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I have a servlet that needs to write out files that have a user-configurable name. I am trying to use URI encoding to properly escape special characters, but the JRE appears to automatically convert encoded forward slashes %2F into path separators.


File   dir = new File("C:\Documents and Setting\username\temp");
String fn  = "Top 1/2.pdf";
URI    uri = new URI( dir.toURI().toASCIIString() + URLEncoder.encoder( fn, "ASCII" ).toString() );
File   out = new File( uri );

System.out.println( dir.toURI().toASCIIString() );
System.out.println( URLEncoder.encode( fn, "ASCII" ).toString() );
System.out.println( uri.toASCIIString() );
System.out.println( output.toURI().toASCIIString() );

The output is:


After the new File object is instantiated, the %2F sequence is automatically converted to a forward slash and I end up with an incorrect path. Does anybody know the proper way to approach this issue?

The core of the problem seems to be that

uri.equals( new File(uri).toURI() ) == FALSE

when there is a %2F in the URI.

I'm planning to just use the URLEncoded string verbatim rather than trying to use the File(uri) constructor.

share|improve this question
It's certainly correct to do so. If you need a verbatim %2F in the file name than it must be escaped properly when used in an URI: %252F – Joey May 4 '10 at 13:46
I think you misunderstand. I don't want to encode '%2F', I want to encode '/' so that I can create a legal file name that represents a user-specified name that contains the forward slash. – Lucas May 4 '10 at 13:59
Out of interest: I know these are file URIs, but if they were http URIs shouldn't the webserver handle %F2 and / the same? Also: Since / is not valid in a windows filename, such a file URI doesn't seem to make sense, or? – RoToRa May 4 '10 at 14:43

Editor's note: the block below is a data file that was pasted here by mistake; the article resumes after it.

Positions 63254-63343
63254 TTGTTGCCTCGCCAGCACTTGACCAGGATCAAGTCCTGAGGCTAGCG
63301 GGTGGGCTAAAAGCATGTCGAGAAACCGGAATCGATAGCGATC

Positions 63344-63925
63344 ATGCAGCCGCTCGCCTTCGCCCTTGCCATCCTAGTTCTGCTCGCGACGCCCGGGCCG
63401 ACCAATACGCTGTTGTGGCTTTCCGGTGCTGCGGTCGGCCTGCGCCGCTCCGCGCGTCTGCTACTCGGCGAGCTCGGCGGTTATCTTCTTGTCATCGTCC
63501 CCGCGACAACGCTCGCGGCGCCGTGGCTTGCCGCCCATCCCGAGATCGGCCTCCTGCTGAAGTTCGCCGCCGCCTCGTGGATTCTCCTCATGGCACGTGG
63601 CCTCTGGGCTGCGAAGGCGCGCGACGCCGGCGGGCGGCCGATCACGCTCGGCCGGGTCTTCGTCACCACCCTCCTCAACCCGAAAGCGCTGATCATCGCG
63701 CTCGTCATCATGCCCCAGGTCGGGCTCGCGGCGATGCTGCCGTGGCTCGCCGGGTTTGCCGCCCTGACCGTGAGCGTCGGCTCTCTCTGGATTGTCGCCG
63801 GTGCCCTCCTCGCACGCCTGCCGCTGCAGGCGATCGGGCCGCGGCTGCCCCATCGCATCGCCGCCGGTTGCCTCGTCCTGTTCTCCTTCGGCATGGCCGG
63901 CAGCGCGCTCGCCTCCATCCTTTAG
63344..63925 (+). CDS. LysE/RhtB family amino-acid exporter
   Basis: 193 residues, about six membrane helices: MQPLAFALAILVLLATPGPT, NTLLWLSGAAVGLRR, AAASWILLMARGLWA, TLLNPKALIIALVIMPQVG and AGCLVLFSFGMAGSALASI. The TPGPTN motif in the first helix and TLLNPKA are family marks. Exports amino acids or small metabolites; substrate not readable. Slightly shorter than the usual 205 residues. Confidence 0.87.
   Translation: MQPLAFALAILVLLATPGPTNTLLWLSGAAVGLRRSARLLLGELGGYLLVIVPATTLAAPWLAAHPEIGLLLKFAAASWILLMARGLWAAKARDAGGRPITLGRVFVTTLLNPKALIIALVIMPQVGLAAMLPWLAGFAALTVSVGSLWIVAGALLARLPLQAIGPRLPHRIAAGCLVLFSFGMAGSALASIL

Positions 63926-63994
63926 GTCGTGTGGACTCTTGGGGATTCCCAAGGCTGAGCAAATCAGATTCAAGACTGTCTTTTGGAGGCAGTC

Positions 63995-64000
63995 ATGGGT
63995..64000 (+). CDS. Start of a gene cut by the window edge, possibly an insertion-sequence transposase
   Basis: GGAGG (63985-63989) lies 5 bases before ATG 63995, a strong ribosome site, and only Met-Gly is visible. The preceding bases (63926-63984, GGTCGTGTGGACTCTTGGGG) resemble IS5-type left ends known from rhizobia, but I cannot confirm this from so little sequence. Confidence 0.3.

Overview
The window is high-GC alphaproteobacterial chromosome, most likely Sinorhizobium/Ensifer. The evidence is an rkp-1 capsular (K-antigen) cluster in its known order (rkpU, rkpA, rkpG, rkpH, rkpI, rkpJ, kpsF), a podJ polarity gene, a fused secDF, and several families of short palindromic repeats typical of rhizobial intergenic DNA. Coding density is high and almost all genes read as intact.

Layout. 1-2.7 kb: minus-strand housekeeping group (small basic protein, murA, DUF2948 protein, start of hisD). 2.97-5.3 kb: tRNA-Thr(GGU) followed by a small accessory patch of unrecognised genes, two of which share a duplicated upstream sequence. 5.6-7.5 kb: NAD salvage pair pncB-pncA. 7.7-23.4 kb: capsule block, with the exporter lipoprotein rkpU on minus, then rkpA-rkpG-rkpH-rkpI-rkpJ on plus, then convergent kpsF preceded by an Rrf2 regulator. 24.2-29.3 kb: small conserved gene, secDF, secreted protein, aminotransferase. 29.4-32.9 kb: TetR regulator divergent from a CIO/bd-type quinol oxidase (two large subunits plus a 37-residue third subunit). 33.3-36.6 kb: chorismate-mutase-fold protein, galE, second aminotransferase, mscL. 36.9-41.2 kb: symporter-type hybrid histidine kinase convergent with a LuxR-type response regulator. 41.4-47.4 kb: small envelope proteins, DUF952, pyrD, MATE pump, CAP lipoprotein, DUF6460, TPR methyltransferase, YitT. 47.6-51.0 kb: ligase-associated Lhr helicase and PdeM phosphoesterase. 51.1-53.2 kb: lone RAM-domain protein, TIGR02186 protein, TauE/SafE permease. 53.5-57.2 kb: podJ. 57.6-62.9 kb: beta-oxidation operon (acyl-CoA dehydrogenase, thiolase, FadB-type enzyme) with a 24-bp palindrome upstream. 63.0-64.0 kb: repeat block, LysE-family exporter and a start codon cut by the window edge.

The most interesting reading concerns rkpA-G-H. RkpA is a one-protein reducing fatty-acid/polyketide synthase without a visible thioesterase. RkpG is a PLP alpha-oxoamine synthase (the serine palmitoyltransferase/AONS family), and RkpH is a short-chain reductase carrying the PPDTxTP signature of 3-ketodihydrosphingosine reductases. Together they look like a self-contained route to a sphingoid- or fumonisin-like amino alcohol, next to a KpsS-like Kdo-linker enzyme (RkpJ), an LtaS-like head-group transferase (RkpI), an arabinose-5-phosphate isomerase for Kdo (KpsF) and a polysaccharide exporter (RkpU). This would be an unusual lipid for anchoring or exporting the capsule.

@RoToRa: To the point, he just want the ability to use URLencoded characters in filenames. That doesn't work properly since new File(URI) decodes them. – BalusC May 4 '10 at 15:15
up vote 4 down vote accepted

The new File(URI) constructs the file based on the path as obtained by URI#getPath() instead of -what you expected- URI#getRawPath(). This look like a feature "by design".

You have 2 options:

  1. Run URLEncoder#encode() on fn twice (note: encode(), not encoder()).
  2. Use new File(String) instead.
share|improve this answer
Makes sense. It this documented anywhere, or is it implied by the File class guarantee that "new File(f.toURI()).equals( f.getAbsoluteFile())"? – Lucas May 4 '10 at 14:24
@Lucas - it is not documented; see my answer – Stephen C May 4 '10 at 14:35
That, and also the source code :) – BalusC May 4 '10 at 14:36

I think that @BalusC has nailed the direct problem in your code. I'd just like to point out some other issuse

The dir.toURI().toASCIIString() and URLEncoder.encoder(fn, "UTF-8").toString() expressions actually do rather different things.

  • The first one, encodes the URI as a string, applying the URI encoding rules according to the URI grammar. So for example, a '/' in the path component will not be encoded but a '/' in the query or fragment components will be encoded as %2F.

  • The second one, encodes the fn String applying the encoding rules without reference to the content of the string.

The File(URI) constructor's mapping from a file URI to a File is system dependent and undocumented. I'm a bit surprised that it decodes the %2F, but it does what it does, and @BalusC explains why. The take-away is that it is potentially problematic to use a mechanism ("file:" URIs) that are explicitly system dependent.

Finally, it is wrong to combine those URI component strings like that. It should be either

URI uri = new URI(
        dir.toURI().toString() +
        URLEncoder.encoder(fn, "UTF-8").toString();


URI uri = new URI(
        dir.toURI().toASCIIString() +
        URLEncoder.encoder(fn, "ASCII").toString());
share|improve this answer

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